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Chapter 5: Sensation & Perception

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by: Rachel Kasashima

Chapter 5: Sensation & Perception PSY 201

Marketplace > University of Oregon > Psychlogy > PSY 201 > Chapter 5 Sensation Perception
Rachel Kasashima
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Mind and Brain >3
Dassonville P
Class Notes
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Haley Campbell

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This 6 page Class Notes was uploaded by Rachel Kasashima on Friday November 6, 2015. The Class Notes belongs to PSY 201 at University of Oregon taught by Dassonville P in Fall 2015. Since its upload, it has received 83 views. For similar materials see Mind and Brain >3 in Psychlogy at University of Oregon.


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Date Created: 11/06/15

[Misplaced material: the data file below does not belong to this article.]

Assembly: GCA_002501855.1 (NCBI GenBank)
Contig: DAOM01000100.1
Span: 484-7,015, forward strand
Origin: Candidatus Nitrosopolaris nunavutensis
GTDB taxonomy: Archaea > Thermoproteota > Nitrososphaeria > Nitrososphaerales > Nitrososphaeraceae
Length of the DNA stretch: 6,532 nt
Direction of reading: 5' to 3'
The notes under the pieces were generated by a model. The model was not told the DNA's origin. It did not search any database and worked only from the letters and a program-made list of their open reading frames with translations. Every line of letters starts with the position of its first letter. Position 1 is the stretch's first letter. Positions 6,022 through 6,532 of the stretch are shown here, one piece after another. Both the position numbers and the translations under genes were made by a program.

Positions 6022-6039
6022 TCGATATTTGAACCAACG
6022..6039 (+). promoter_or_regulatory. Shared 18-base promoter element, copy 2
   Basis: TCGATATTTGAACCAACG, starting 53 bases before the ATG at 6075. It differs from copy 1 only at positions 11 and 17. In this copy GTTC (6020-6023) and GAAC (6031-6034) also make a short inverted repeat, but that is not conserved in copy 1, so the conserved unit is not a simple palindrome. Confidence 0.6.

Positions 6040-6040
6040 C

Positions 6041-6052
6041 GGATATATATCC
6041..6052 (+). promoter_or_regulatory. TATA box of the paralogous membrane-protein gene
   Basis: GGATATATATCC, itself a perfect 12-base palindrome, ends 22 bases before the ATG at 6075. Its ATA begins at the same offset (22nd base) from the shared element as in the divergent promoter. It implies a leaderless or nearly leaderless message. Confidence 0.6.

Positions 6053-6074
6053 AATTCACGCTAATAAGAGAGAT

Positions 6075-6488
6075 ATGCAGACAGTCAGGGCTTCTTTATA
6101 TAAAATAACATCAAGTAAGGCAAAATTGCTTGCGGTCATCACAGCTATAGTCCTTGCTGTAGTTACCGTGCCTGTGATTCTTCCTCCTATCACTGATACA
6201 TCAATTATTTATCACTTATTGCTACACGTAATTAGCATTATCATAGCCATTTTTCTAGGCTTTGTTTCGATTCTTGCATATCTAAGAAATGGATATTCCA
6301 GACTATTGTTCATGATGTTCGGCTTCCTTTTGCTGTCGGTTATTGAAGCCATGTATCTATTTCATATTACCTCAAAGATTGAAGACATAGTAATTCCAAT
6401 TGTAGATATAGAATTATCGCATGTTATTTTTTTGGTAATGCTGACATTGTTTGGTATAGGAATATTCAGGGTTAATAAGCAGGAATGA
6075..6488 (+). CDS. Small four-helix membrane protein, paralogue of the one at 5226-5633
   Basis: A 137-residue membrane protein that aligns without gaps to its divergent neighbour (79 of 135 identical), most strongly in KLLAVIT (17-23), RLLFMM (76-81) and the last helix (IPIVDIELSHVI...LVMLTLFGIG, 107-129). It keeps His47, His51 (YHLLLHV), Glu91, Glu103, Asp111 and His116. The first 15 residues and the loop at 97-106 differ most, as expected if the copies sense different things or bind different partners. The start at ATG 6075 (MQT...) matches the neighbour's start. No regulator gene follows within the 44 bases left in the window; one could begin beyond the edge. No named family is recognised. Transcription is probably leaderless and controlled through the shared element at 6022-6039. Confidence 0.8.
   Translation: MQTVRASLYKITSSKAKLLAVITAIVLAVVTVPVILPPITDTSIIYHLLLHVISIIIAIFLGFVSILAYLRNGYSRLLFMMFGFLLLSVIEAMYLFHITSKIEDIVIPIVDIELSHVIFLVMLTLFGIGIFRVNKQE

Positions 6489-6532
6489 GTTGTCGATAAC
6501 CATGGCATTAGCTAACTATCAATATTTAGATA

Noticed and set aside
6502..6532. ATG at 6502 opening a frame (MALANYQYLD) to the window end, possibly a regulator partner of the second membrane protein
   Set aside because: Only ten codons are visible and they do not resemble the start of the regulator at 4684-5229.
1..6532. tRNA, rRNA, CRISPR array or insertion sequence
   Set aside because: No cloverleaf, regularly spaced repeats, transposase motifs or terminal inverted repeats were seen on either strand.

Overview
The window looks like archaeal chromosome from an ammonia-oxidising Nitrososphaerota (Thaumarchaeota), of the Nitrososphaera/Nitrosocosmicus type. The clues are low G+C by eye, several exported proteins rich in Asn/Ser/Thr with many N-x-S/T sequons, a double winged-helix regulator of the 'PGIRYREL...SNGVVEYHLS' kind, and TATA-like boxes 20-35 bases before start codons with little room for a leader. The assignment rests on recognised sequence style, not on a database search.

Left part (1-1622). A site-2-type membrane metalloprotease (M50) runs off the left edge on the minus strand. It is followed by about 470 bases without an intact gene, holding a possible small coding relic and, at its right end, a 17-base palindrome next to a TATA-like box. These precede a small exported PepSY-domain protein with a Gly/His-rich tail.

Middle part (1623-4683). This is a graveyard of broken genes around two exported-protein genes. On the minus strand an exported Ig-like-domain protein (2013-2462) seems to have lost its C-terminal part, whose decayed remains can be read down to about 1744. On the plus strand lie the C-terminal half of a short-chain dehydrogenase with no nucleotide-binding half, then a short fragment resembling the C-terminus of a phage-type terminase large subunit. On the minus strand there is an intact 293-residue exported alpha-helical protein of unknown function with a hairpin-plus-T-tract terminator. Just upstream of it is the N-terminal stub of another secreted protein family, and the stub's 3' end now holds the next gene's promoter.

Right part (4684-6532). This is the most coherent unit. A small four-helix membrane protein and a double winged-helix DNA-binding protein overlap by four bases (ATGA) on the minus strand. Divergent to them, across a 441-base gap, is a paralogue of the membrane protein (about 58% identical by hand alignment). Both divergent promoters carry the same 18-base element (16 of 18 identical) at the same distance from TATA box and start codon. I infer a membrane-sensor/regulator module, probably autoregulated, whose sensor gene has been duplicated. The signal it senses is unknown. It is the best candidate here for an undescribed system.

CHAPTER 5: SENSATION & PERCEPTION • Sensation: initial coding of information from the senses ⿞ex. Loud noise, yellow blur, fast motion, wind in face, exhaust smell ⿞Gathering of information from the environment (sensory stimuli) • Perception: brain's interpretation of those messages ⿞ex. Taxi blaring its horn as it narrowly misses you (representation of what happened) ⿞Transformation into a virtual world in the mind (mental representation) • The Senses ⿞What senses do we have? ‣ Vision (sight) ‣ Audition (hearing) ‣ Somatosensation (touch) ‣ Olfaction (smell) ‣ Gustation ("taste") ‣ Kinesthesis (moving body awareness); proprioception (still body awareness) ‣ Vestibular sense (balance) ⿞What is it that we sense? ‣ Light waves (sight) ‣ Vibrations in the air (hearing) ‣ Deformation/temperature/pain of skin (touch) ‣ Chemicals in the air we breathe (smell) ‣ Chemicals in the food we eat ("taste") ‣ Muscle stretch & joint angles (kinesthesis; body awareness) ‣ Gravity & motion (balance) ⿞Somatosensation ‣ Sensory transduction: Process of converting energy (information) in the environment into energy (information) in the nervous system; accomplished by specialized neurons (sensory receptors) ‣ Sensory coding: Translation of physical properties of stimulus into patterns of neural activity (action potentials) • Doctrine of specific nerve energies ⿞Sensory Thresholds ‣ Psychometric function ‣ Absolute Threshold: Smallest amount of energy needed to detect a stimulus ‣ Difference Threshold: Smallest detectable difference (the just noticeable difference, jnd) between two stimuli ‣ Weber's Law: The jnd is proportional to the magnitude of the original stimulus (ex. larger stimulus leads to larger jnd) ⿞"Taste" = gustation + olfaction + vision + mouth feel ⿞Doctrine of specific nerve energies vs. rate law ⿞Vision ‣ The Retina • Photoreceptors are sensitive to light ⿞The Photoreceptors: Rods and Cones ‣ Photopigment (Rhodopsin) ‣ Opsin + retinal ‣ Rods • 120 million (more rods than cones) • Has a high sensitivity to dim light • No sensitivity to color • Low sensitivity to fine detail • Primarily located in periphery ‣ Cones • 6 million • Low sensitivity to dim light • Sensitivity to color • High sensitivity to find detail • Primary location in the fovea ⿞Fovea: Area in the center of the retina with high density of cones, and overlying cell layers pulled aside, to provide high- resolution images of the central part of the visual scene ⿞Blind spot: Area of retina in which the ganglion cell axons depart the eye along the optic nerve, crowding out any photoreceptors. ‣ Light (The Electromagnetic Spectrum) • Gamma rays, X rays, Ultra-violet rays, [VISUAL SPECTRUM (white light)], Infra-red rays, Radar, TV/FM radio, Short wave, AM radio, AC circuits • Color does not exist in the physical world. It only exists in our mind • Color Dimensions ⿞Hue=wavelength ‣ Longer wavelength=violet, shorter wavelength=red ⿞Brightness=amplitude ⿞Saturation=purity ‣ Trichromatic Theory of Color Vision • Three cone types that are sensitive to different parts of the spectrum ⿞Perception of color is dependent on the relative activations of the three types of cones. • Additive colors ⿞Red+Green=Yellow; Green+Blue=Cyan; Blue+Red=Magenta; All colors mixed together=white • Subtractive Colors ⿞Magenta+Yellow=Red; Yellow+Cyan=Green; Cyan +Magenta=Blue; All colors mixed together=black ‣ Opponent Process Theory of Color Vision • Retinal ganglion cells are either: ⿞excited by green/ inhibited by red ⿞excited by red/ inhibited by green ⿞excited by blue/ inhibited by yellow ⿞excited by yellow/ inhibited by blue ⿞excited by white/inhibited by black ⿞excited by black/inhibited by white • Opponent colors: ⿞red & green ⿞blue & yellow ⿞black & white • Bottom-up vs. Top-down Processing ⿞Bottom-up processing: Hierarchical sensory processing that relies only on information available in the sensory input ⿞Top-down processing: Hierarchical sensory processing that relies on prior knowledge of the properties of the objects o r events to be detected ⿞Sometimes, the brain's assumptions of how the world works can be misleading. ⿞Reversible Images (Ambiguous Figures) • Depth Cues ⿞Pictorial cues are those that can be depicted in a still picture ⿞Pictorial (Monocular) Depth Cues ‣ Occlusion (Interposition): If one object partially hides another from view, the object that is blocked is seeing as being further away. • Only provides information on relative (not absolute) depth ‣ Relative Height: Objects that are closer to the horizon in the visual field appear further away ‣ Cast Shadows: If source of light is known, the location of a shadow can provide further information of an object's location in depth ‣ 3-D Shape from Shading: Highlights and shadows are cast on an object in a way that is consistent with... • the object's shape in depth, and • the known (or assumed) sources of light ‣ Relative Size: If two objects are the same size, the one whose image takes up less of the visual field (smaller) will appear to be further away. ‣ Familiar Size: If the actual size of an object is known, its distance can be judged by the size of its visual image--a more distant object will have a smaller image. ‣ Atmospheric (Aerial) Perspective: Distant objects look less sharp than nearby objects due to the greater amount of dust, water vapor, and pollution we have to look through to see the more distant object ‣ Linear perspective: Lines that are actually parallel will converge in the image as distance increases ‣ Texture gradient: Elements that are equally spaced will appear to be packed closer and closer together as distance increases ⿞Oculomotor cues are based on our ability to sense the position of our eyes and the tension in our eye muscles ‣ convergence: eyes must "converge" to see nearby objects ‣ accommodation: lens changes shape to focus the image ⿞Movement-produced cues are created by movement of the observer or by movement of the objects in the environment ‣ Motion parallax: Nearby objects move across the visual image faster than more distant ones ‣ Structure from Motion: you can see a structure based on movement of parts ⿞Binocular disparity uses the fact that our left and right eyes receive slightly different images because they are observing the scene from slightly different positions ‣ Disparity: the difference in the images of the two eyes, caused by the eyes' slightly different locations in space ‣ Stereopsis: the impression of depth that is derived from disparity • Color Blindness: Ishihara Plates ⿞Types of Color Vision ‣ Trichromatopia: typical color vision, with three functional cones ‣ Dichromatopia: Atypical color vision, caused by a genetic mutation that prevents the formation of one cone type • Protanopia: defective L-cones (red end of the spectrum); ~1% of men, .02% of women) • Deuteranopia: defective M-cones; ~1% of men, .02% of women • Tritanopia: defective S-cones; ~.001% of men, .03% of women ‣ Monochromatopia: Atypical color vision, caused by a genetic mutation that prevents formation of two or three of the cone types; ~.00001% of men and women • Although you might have one functional cone, you have nothing to compare it to ‣ Anomalous color vision: Atypical color vision, caused by a genetic mutation that alters (but does not eliminate) the function of one or more cone types; ~6% of men, .4% of women ‣ Tetrachromatopia: Atypical color vision, caused by a genetic mutation that effectively causes a fourth cone type to develop (thought to occur in ~1% of women; see 100x more colors than typical) ‣ What the world would look like: